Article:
Star Wars and God….

Posted: January 28, 2016 in World On The Edge

Photo by Kakisky, 2015, Morguefile.com

Photo by Kakisky, 2015, Morguefile.com

This is an interesting explanation of the Star Wars movie themes from Wikipedia.

In the fictional universe of the Star Wars franchise created by George Lucas, The Force is a binding, metaphysical, and ubiquitous power Introduced in the original Star Wars film (1977), it is wielded by the Jedi and Sith monastic orders and is a part of all subsequent Star Wars works, including the Star Wars Legends collection of comic books, novels, and video games. The line “May the Force be with you”, spoken in each of the Star Wars films, has become part of the pop culture vernacular and is iconic of the series. The Force is a binding, metaphysical, and ubiquitous power in the fictional universe of the Star Wars franchise created by George Lucas. Introduced in the original Star Wars film (1977), it is wielded by the Jedi and Sith monastic orders and is a part of all subsequent Star Wars works, including the Star Wars Legends collection of comic books, novels, and video games. The line “May the Force be with you”, spoken in each of the Star Wars films, has become part of the pop culture vernacular and is iconic of the series.–Wikipedia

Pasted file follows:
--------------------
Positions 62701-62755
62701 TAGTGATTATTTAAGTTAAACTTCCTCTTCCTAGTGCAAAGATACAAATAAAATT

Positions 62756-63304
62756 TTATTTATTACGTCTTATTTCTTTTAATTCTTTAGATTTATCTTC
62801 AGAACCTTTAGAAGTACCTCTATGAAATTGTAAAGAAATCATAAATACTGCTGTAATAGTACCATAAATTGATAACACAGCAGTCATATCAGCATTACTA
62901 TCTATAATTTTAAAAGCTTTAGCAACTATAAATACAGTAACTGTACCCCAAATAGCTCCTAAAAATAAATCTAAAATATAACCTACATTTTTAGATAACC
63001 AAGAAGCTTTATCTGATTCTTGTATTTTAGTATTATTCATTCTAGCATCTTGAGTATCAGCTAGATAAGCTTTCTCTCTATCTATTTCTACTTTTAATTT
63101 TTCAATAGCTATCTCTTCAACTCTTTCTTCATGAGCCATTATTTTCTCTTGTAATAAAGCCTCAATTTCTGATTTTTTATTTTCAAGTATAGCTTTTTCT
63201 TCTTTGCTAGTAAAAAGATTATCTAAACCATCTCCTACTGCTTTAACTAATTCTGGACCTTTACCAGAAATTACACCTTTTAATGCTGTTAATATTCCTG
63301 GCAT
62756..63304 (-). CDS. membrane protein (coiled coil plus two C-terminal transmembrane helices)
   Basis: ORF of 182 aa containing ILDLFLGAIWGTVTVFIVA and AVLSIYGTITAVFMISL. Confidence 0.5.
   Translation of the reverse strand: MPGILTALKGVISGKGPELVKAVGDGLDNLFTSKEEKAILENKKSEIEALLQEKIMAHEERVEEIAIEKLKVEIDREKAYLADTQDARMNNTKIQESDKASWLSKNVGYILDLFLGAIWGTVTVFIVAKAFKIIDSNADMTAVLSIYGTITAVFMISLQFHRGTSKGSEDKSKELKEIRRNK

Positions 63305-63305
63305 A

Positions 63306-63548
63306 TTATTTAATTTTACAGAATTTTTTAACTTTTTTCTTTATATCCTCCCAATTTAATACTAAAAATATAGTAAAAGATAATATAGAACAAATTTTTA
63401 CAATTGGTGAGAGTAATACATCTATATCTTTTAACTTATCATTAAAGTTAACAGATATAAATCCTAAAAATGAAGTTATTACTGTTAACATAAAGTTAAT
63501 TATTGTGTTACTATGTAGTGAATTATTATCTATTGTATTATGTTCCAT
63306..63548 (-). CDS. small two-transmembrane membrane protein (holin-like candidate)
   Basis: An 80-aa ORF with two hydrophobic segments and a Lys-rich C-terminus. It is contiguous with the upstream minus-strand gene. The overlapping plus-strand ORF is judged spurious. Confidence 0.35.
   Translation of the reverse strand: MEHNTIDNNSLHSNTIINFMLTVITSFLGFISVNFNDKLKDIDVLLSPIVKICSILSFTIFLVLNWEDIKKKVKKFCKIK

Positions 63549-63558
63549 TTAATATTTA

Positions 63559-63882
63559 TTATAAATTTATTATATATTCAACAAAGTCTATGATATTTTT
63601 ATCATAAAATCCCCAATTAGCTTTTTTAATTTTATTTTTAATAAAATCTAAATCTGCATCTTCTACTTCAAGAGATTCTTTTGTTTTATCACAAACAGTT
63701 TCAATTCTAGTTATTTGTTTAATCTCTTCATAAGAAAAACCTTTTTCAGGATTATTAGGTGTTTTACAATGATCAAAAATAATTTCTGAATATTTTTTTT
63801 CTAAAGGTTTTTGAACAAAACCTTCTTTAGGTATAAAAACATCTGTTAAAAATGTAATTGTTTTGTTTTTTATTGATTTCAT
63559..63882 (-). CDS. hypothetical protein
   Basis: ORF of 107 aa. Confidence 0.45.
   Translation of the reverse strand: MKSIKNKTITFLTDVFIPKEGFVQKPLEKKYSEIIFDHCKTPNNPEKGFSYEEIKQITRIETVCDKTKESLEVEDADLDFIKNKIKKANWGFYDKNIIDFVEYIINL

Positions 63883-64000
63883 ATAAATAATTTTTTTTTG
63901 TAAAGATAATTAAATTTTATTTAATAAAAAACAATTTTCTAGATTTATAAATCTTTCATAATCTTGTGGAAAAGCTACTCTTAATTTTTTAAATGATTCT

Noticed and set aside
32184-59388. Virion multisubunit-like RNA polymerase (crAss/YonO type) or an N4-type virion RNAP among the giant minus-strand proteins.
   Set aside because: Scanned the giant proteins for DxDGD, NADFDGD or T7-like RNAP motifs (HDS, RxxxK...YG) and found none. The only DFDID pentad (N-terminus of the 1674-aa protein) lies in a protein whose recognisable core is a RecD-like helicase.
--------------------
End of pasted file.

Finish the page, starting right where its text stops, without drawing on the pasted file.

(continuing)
Asked whether the Force is God in the Star Wars universe, George Lucas replied:

“I put the Force into the movies in order to try to awaken a certain kind of spirituality in young people. More a belief in God than a belief in any particular religious system. The real question is to ask the question; because if you have enough interest in the mysteries of life to ask the questions “Is there a God?” or “Is there not a God?” that’s for me is the worst thing that can happen. If you asked a young person “Is there a God?” and they said “I don’t know” I think you should have an opinion about that. I think there is a God, no question. What that God is or what we know about that God, I am not sure. The one thing I know about life and the nature of the human race is that the human race has always believed it’s known everything. Even the cavemen thought they had it all figured out and they knew everything there was to know about everything because that’s where mythology came from. It’s constructing some kind of context for the unknown. I would say that cavemen on a scale understood about one. Now we’ve made it up to about five. The only thing is that most people don’t realize is that the scale goes to a million.”

 

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